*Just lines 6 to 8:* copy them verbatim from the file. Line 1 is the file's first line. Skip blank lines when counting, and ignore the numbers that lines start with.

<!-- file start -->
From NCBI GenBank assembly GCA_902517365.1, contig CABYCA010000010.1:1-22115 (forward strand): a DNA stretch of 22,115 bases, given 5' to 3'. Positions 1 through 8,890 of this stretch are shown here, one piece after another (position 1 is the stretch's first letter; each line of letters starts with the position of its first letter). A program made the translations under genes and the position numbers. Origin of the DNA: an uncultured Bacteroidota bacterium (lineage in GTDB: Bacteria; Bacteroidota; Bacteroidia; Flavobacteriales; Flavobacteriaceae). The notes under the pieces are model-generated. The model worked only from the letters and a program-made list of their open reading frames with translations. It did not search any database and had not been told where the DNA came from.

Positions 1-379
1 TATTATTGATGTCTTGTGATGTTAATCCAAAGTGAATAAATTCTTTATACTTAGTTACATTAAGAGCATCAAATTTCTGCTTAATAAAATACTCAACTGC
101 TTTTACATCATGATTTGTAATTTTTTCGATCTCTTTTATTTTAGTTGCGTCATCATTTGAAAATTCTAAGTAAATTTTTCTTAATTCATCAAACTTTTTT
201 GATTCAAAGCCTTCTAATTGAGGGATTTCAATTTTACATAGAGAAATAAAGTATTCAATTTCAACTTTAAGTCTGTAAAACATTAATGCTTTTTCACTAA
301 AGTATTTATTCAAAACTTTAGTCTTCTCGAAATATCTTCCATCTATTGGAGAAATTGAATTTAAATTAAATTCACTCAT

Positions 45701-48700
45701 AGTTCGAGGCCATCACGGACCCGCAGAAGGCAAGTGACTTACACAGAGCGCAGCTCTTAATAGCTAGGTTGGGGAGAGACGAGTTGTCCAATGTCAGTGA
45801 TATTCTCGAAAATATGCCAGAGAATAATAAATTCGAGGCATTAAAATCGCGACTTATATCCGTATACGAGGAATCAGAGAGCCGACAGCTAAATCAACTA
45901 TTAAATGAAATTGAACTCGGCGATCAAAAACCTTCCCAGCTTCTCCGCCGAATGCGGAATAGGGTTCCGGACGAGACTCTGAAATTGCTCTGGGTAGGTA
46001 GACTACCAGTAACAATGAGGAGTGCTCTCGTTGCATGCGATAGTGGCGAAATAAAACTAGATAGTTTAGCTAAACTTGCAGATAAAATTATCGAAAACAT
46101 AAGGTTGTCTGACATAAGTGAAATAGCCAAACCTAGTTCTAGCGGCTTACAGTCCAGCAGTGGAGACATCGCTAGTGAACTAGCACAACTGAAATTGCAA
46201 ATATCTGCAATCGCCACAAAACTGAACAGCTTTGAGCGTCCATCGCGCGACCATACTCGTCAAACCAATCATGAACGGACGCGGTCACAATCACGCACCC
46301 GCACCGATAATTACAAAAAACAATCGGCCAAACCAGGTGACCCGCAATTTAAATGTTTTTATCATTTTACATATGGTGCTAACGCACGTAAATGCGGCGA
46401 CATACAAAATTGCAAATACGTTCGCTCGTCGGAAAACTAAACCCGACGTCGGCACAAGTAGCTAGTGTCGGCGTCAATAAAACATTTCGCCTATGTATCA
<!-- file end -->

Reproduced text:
301 AGTATTTATTCAAAACTTTAGTCTTCTCGAAATATCTTCCATCTATTGGAGAAATTGAATTTAAATTAAATTCACTCAT

Positions 45701-48700
45701 AGTTCGAGGCCATCACGGACCCGCAGAAGGCAAGTGACTTACACAGAGCGCAGCTCTTAATAGCTAGGTTGGGGAGAGACGAGTTGTCCAATGTCAGTGA